Plaintiff alleges that on October 4, 2013, he was told that he was “violated” and he would not be allowed to leave on MSR. (Doc. 8, p. 8). Plaintiff claims that he immediately wrote to Defendants Godinez, Harrington and Butler, complaining of his illegal incarceration and demanding he be released on MSR. Id. He also wrote grievances to the Illinois Department of Corrections (“IDOC”) and its affiliates, as well as against Field Services, but he never received a response. (Doc. 8, pp. 8-9). In the grievances against Field Services, Plaintiff stated that he had a parole site and had given them Mrs. Milburn's information. (Doc. 8, p. 9). He also informed them that he had provided the sex offender's halfway house in East St. Louis as another option, or would accept another halfway house of their choice. Id. Plaintiff knew Mrs. Milburn's address was a good parole site because she was 64 or 65 years old, and the closest school and/or daycare to her house was six blocks away. Id.

         Plaintiff also claims that another prisoner, who became eligible for MSR after Plaintiff, was set to be sent to the East St. Louis halfway house for sex offenders, though the inmate was not, himself, a sex offender. Id. Plaintiff wrote to Godinez, Harrington, Butler and Lashbrook to complain about this practice. Id. He allegedly received no response to these complaints. (Doc. 1, p. 9).

         Plaintiff further alleges that he was discriminated against by each of the defendants and not released on MSR due to his label as a child sex offender. (Doc. 8, p. 11). He maintains that the Illinois Department of Corrections (“IDOC”) and its employees could have sent him to another halfway house or Mrs. Milburn's house, but they chose not to do so; at the same time, they sent an inmate who was not a sex offender to a parole site for which Plaintiff was eligible. Id. Mrs. Milburn told Plaintiff that she would write out an affidavit stating he could be paroled to her house. Id. Plaintiff does not indicate if she did so. Id.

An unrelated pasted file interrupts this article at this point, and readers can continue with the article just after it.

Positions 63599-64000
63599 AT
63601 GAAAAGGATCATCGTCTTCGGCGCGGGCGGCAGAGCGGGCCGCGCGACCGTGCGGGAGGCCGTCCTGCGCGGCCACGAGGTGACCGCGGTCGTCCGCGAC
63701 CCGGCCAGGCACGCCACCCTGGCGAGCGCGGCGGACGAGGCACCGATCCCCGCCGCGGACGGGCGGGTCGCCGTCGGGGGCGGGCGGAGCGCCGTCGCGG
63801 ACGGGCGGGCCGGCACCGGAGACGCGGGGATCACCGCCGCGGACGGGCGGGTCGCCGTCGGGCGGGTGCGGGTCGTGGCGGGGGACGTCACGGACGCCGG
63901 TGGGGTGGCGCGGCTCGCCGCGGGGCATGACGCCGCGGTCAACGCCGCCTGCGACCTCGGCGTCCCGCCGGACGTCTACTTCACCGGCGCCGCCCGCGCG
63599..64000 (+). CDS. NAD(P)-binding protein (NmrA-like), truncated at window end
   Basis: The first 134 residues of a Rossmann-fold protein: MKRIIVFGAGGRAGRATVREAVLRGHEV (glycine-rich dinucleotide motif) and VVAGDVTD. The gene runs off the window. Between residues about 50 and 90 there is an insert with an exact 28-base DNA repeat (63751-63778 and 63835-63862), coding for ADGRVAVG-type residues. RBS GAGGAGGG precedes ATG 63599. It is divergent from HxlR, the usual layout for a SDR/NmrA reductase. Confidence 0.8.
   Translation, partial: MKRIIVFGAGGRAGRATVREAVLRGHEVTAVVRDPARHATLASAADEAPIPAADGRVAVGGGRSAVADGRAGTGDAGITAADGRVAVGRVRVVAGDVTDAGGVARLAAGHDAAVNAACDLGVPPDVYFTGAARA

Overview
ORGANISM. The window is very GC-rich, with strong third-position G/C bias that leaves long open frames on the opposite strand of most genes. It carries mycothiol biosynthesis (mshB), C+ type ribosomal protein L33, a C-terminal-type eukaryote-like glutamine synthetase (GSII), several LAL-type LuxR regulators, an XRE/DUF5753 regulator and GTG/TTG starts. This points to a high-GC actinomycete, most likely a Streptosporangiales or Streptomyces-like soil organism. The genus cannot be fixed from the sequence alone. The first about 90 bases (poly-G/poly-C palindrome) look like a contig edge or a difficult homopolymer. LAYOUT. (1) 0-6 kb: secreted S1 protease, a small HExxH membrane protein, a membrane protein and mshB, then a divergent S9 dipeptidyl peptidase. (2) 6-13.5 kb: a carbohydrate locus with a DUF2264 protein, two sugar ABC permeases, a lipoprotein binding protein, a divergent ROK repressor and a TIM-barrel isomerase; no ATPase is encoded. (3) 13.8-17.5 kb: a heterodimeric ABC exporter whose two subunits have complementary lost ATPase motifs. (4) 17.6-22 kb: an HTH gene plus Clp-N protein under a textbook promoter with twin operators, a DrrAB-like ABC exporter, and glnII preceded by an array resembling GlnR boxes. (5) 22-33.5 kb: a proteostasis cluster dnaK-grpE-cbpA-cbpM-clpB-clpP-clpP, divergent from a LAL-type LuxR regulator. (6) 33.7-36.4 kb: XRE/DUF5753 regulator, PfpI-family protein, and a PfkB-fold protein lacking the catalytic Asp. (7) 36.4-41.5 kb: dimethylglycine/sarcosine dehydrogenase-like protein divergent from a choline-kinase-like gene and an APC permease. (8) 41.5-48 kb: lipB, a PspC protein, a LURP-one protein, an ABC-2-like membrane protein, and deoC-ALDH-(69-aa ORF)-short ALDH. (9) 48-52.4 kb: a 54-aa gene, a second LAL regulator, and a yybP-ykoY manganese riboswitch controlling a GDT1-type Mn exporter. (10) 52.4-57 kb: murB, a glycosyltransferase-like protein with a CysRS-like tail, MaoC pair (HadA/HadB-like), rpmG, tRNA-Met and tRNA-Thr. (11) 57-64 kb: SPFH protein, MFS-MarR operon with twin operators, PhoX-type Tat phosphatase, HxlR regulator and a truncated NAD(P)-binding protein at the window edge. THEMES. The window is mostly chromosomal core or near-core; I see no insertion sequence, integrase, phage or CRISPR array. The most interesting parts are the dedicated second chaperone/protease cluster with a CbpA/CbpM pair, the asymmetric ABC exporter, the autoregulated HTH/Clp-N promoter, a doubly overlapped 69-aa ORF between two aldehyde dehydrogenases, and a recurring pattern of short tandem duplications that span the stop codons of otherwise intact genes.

On November 14, 2013, Plaintiff had a hearing with the parole board, which operates under the authority of Defendant Christianson. Plaintiff was not provided notice prior to the day of the hearing. Id. A member of the parole board informed Plaintiff that all he had to do was write to field services and give them an address for parole in order to be released. Id. Plaintiff informed them that he had already done so in March or April 2013, but that he would do so again. Id. When Plaintiff returned to his cell, he again wrote to field services, requesting to be paroled at Mrs. Milburn's or the halfway house in East. St. Louis. Id. Plaintiff claims that had he been told in advance about the hearing, he would have contacted Mrs. Milburn to act as a witness for him so that she could testify that Plaintiff could parole at her house. (Doc. 8, p. 12).

         Ford believes that each defendant retaliated against him due to his classification as a child sex offender and retaliated against him for grievances he wrote before and after his MSR date against corrections officers. Id. These grievances concerned corrections officers, IDOC workers, sergeants and lieutenants failing to stop the harassment of sex offenders, including Plaintiff, by other inmates. Id. Plaintiff alleges that he was held for an ...